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Monday, 21 February 2011

On Presidents' Day,


President's House Gets No Respect

By Thom Nickels
[Writers Clearinghouse News Service]
Not only does the newly-opened President's House at 5th and Market streets resemble a half-constructed modular home, but this skeptical tribute to Washington and Jefferson also might double as Septa subway stop. The structure's minimalist frame pretends to take smart cues from the nearby Robert Venturi-designed Franklin House, also off Market Street. But it's really a disaster on all fronts. The $10.5-million design tragedy, which incited an eight-year ideological war between the National Park Service and various black community organizations, could have been a success if political squabbling had taken a back seat to architecture.

This Kelly/Maiello Architects & Planners structure should be laid bare. Another firm, like Robert A.M. Stern, should be brought in to redo the project. Stern, the recent recipient of the 201 Driehaus Prize for Classical Architecture, could be at least be counted on to deliver a substitute building that would give Philadephia a 'real' President's House. (Stern is known locally, most recently, for its design of No. 10 Rittenhouse Square).

The present 'house,' with its nine open-air slave reenactment videos and its grade school-like 'teaching' storyboards fastened on brick and granite walls, is an intellectual embarrasment. Visitors get quick Reader's Digest-styled sound bites about the lives of 'presidential' slaves.

Call it the President Slaves House. But mixing oil and water like this comes close to false advertizing. As it is, the only 'President' we get is down under, in a glass-enclosed archeological dig showcasing the foundations of the original house, built sometime between 1790 and 1800. The house was razed in 1833.

While the framed dig works very well as a centerpiece, everything else on the ground floor -- the representational door, window, and fireplace -- points to a curious flip-flop as the slave narrative dominates and 'enslaves' the story of the presidents. Or, shall we say the 'evil oppressors' in the archeological hole.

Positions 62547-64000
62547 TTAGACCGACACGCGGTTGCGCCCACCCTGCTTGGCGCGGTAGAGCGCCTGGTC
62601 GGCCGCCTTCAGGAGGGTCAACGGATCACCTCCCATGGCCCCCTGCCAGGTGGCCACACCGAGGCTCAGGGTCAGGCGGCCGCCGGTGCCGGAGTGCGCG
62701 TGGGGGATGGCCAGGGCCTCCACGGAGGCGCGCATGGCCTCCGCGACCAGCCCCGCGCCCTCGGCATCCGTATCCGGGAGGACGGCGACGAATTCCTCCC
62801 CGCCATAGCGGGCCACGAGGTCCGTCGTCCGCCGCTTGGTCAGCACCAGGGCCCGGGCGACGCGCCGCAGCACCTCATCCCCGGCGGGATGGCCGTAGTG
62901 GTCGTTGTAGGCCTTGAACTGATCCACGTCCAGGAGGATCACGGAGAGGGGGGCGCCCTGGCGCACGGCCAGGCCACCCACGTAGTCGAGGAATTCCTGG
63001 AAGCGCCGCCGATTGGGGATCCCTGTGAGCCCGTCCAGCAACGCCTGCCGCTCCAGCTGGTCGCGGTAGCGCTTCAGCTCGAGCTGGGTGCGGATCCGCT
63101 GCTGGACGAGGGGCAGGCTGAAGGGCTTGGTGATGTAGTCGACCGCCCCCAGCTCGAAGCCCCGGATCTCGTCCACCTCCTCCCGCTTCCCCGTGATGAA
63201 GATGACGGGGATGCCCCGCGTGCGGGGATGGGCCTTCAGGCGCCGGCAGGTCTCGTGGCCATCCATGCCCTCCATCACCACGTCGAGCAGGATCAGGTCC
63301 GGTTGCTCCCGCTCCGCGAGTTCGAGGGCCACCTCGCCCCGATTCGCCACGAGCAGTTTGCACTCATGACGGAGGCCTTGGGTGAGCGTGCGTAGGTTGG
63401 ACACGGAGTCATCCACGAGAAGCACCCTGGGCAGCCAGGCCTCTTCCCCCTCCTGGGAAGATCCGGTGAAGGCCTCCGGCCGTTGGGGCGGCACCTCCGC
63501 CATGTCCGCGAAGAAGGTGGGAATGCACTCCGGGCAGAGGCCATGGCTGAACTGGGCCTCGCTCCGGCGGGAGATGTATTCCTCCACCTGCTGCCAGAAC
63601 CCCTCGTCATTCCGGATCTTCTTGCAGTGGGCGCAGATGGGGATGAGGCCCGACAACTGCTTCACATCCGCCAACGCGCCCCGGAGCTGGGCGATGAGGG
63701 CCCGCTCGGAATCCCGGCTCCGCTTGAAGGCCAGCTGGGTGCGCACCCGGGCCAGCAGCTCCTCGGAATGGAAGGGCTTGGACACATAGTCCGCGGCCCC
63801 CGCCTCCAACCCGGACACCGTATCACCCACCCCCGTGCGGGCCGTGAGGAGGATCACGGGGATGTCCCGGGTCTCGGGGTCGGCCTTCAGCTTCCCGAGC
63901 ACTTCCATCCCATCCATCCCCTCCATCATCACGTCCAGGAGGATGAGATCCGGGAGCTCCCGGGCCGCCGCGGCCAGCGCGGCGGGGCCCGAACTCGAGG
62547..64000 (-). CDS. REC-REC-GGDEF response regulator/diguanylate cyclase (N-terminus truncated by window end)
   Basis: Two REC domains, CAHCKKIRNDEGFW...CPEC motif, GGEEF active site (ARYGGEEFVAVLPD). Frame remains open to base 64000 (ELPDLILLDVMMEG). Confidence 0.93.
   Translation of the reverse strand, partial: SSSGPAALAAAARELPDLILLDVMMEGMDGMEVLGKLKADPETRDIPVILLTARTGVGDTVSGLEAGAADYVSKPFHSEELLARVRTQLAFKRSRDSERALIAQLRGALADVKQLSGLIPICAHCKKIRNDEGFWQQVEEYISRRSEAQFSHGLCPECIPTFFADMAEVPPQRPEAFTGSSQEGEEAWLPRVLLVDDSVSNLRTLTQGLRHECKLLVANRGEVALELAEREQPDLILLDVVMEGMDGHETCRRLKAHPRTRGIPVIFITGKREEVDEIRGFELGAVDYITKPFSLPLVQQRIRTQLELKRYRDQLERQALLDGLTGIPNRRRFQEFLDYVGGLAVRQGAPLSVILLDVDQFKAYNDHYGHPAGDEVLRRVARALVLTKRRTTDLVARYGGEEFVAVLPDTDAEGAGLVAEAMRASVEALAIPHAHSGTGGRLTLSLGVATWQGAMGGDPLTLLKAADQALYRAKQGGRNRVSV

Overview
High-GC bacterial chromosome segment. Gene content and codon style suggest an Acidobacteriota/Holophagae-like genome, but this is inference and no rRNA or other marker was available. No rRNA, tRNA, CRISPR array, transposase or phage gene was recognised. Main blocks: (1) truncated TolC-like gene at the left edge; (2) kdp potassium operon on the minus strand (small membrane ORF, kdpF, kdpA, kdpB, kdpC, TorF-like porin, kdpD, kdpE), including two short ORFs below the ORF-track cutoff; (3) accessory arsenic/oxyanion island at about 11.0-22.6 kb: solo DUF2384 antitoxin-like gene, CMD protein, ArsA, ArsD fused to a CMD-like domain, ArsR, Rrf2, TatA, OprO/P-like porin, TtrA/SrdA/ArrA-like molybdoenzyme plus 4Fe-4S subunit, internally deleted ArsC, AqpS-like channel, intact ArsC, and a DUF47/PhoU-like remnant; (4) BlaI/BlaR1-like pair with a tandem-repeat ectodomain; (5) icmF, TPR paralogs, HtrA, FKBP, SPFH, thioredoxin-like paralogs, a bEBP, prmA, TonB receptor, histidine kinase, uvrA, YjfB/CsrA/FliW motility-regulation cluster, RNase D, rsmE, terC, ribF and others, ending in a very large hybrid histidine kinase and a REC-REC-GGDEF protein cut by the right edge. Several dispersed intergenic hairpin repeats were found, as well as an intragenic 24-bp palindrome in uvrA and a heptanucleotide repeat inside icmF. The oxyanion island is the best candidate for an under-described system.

It's not that the story of slavery in Philadelphia shouldn't be told. Tell it by all means, but don't superimpose it onto another story. The design message of the President's House seems nothing but a critique of 19th-century slavery by 'enlightened' 21st-century standards. As a result, the visitor leaves knowing nothing about the important people who lived in the house, including Benedict Arnold and Robert Morris.

If the mission of the architects was to cast aspersions on the presidents who the house is suppose to honor, they then succeeded in equating the guys in wigs with rabid racists. This message is delivered with overblown evangelical zeal. The 'instructive' billboards hammer visitors, blow by blow. The most egregious, 'The Dirty Business of Slavery,' wins the Capt. Obvious Award. All that's missing a third-grade teacher with a ruler in hand making sure that each visitor is really, really paying attention.

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